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Two headliners play one
for the kids (and adults)

Dunkin' Donuts Center
Providence, Rhode Island

STATIC and FEEDBACK correspondent

The decision to see Jimmy Eat World and Taking
Back Sunday storm the Dunkin Donuts Center in
Providence, R.I., was a spur of the moment one –
and the surprises didn’t stop throughout the

Two hours before the co-headliners took the stage,
my buddy and I decided to see if we could still get
tickets, and shockingly there were plenty available.
Moments before the concert began people were
still purchasing tickets at the door, and we wound
up seated only 25 feet from the stage. Phoenix, AZ
natives The Format were already playing by the time
we wandered in from the local tavern, and the
crowd was anxiously awaiting the main attraction.

The two main bands have spent the tour trading
roles of opener and closer, and on April 16th,
Jimmy Eat World drew the short straw. As frontman
Jim Adkins stalked on stage, he was accompanied
by static noise pouring out of television sets littering
the stage – not to mention the screams of teenie-
bopper punk-rock divas. As the rest of the band
joined Adkins, the screams died out, and the show
finally started. With minimal downtime, JEW streamed solidly through their catalogue. Playing for over an hour,
the band rocked through songs like “Praise Chorus,” “Get It Faster,” their latest single, “Work,” and their biggest
hit, “The Middle.” The group closed out their thoroughly enjoyable set with “Sweetness,” and although their radio-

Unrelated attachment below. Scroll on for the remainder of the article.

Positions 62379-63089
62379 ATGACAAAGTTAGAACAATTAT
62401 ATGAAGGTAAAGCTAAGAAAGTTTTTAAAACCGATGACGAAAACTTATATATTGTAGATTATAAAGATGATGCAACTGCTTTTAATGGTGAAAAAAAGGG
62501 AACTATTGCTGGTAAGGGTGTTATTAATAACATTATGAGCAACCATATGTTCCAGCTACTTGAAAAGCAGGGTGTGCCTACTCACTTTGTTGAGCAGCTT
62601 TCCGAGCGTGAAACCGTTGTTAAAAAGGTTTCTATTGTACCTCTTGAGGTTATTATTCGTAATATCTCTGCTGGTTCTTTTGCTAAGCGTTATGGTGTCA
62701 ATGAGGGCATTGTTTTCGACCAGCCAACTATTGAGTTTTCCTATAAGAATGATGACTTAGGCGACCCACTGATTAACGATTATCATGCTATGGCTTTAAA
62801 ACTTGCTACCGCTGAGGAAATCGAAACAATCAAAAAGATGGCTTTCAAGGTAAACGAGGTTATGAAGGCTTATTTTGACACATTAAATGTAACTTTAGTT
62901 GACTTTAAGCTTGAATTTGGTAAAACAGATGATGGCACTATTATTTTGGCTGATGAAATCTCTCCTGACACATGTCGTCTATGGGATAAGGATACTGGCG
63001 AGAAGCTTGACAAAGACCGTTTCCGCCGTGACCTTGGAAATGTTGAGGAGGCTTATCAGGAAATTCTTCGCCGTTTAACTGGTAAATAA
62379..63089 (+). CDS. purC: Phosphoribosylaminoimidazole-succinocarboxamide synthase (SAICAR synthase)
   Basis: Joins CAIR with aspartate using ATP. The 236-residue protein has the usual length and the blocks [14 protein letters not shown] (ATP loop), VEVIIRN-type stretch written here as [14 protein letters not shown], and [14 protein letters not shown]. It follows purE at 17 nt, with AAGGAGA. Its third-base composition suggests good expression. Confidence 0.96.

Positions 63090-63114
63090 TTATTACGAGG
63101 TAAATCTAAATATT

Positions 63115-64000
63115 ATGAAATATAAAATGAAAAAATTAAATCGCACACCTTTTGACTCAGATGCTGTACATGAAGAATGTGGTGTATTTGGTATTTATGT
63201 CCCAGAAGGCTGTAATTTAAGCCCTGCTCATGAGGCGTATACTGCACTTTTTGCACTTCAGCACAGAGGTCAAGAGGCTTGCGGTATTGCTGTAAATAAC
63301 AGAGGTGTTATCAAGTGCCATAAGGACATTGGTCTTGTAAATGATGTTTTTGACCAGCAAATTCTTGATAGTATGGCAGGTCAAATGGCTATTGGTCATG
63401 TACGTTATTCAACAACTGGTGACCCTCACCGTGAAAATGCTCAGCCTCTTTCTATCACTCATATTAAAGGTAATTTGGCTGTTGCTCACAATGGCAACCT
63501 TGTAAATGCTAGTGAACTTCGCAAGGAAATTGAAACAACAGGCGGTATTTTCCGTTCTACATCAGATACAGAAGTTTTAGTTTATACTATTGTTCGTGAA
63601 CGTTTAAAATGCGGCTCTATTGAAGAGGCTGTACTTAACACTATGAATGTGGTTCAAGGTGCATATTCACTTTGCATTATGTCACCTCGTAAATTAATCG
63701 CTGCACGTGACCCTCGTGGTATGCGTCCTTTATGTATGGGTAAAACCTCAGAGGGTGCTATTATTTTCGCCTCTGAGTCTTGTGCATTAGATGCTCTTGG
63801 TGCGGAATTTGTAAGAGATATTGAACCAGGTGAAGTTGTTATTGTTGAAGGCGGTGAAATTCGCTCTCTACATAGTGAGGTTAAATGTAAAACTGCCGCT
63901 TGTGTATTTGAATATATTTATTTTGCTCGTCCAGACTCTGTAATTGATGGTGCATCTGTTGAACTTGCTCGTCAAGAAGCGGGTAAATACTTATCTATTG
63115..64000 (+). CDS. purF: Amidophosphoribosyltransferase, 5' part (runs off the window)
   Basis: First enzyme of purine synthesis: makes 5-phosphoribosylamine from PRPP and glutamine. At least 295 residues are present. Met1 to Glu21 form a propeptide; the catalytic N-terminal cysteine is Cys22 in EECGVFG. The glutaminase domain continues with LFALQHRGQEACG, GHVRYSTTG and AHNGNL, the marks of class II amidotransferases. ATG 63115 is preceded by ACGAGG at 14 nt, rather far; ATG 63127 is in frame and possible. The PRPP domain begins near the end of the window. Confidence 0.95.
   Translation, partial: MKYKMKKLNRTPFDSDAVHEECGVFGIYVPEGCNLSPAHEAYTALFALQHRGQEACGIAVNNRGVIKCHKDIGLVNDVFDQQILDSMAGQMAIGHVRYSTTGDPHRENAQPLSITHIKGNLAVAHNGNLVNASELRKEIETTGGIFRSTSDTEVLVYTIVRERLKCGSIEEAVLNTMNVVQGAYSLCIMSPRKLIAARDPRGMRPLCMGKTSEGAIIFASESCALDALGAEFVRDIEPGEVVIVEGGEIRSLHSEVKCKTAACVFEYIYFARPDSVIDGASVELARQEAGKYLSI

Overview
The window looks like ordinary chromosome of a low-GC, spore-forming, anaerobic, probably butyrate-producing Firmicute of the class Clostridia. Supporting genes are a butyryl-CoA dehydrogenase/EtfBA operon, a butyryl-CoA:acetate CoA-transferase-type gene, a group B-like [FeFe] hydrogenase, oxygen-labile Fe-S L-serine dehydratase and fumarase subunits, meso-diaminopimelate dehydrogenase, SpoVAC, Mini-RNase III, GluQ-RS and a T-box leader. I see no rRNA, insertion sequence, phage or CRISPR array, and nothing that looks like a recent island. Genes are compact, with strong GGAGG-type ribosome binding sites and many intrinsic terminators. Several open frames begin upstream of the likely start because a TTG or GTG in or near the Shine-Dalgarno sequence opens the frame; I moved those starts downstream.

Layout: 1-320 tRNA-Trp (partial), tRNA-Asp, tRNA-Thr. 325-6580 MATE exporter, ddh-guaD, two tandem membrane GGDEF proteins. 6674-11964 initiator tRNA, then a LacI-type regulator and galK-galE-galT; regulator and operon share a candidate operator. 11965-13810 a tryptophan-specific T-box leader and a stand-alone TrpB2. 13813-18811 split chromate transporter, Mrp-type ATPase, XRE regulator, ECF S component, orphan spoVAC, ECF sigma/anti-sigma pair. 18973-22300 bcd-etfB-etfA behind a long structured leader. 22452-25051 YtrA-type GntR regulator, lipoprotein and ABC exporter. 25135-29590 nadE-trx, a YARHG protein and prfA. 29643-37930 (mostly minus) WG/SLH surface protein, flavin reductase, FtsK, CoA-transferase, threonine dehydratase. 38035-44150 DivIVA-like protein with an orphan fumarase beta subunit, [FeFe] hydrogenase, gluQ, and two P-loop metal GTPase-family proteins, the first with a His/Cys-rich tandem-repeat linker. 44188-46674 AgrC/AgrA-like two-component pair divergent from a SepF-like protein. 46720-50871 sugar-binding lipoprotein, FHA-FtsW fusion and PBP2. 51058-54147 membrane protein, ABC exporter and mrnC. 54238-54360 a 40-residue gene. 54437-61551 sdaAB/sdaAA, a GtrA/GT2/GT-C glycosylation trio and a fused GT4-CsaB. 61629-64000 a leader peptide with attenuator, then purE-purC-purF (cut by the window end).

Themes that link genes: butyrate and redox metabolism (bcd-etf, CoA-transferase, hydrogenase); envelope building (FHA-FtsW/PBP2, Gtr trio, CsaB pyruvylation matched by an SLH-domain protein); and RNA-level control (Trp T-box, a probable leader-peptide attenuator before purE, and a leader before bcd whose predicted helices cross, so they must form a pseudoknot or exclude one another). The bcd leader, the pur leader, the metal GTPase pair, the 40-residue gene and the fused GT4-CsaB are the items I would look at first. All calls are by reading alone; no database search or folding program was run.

ready singles seemed to get the most crowd reaction, no one seemed to have any complaints about the show.

But while JEW got the engine idling, Taking Back Sunday pushed them into second gear. Their harmonious
wailing frothed the crowd into a frenzy almost immediately, as the younger set began pogo-ing and jumping to
the music. As band members plowed into the initial rift of “Bike Scene,” audience members abandoned their
seats and rushed the floor. Flooding the small venue, the pre-pubescent punks seemed to move closer to the
stage in one mass. As the hopelessly understaffed security guards played cat and mouse with the audience
hooligans, parents were left to stand by and stare disgustedly. Not even threats of groundings could quell this

Still, it was hard for even the most subdued audience members to stay stationary. Lead singer Adam Lizzara
danced like a madman on stage, twirling his mic like Roger Daltrey’s stepson. TBS separated their songs with
bursts of humor, helping the audience swallow the more serious messages of some of the tracks. As Lizzara
broke the third mic stand of the tour – which is only a week old to date – he thanked the city of Providence for
having an ample supply. And that was when the audience members started throwing shoes.

As the crowd became increasingly rambunctious, crowd surfers and moshers started losing articles of clothing.

“Preparedness is a good quality to have,” Lizzara said, thanking audience members for their donations. “You are
all very kind, except when shoes are being thrown at us. That is a little weird.”

Although their set included standard hits like “Cute Without the ‘E’ (Cut from the Team),” “You’re So Last
Summer,” and “You Know How I Do,” the band also played some of their latest hits, like “A Decade Under the
Influence.” Tracks like “Error Operator,” which will be on their upcoming disc, release date unknown, suggest
that the latest release will be absolutely up to par.

As TBS wrapped up a fantastic show, I felt a new sense of hope for the music scene. TBS and JEW are proof
that there is a new, fresh, smart and catchy rock style that doesn’t have to resort to the gimmicks of bands like
Good Charlotte or Simple Plan. If you have been concerned that kids of this generation are becoming musically
misguided, this tour is proof that some still have good taste. So do us a favor, kids: throw out those Linkin Park
CDs, and go check out something worth listening to.

Find out more about the bands at and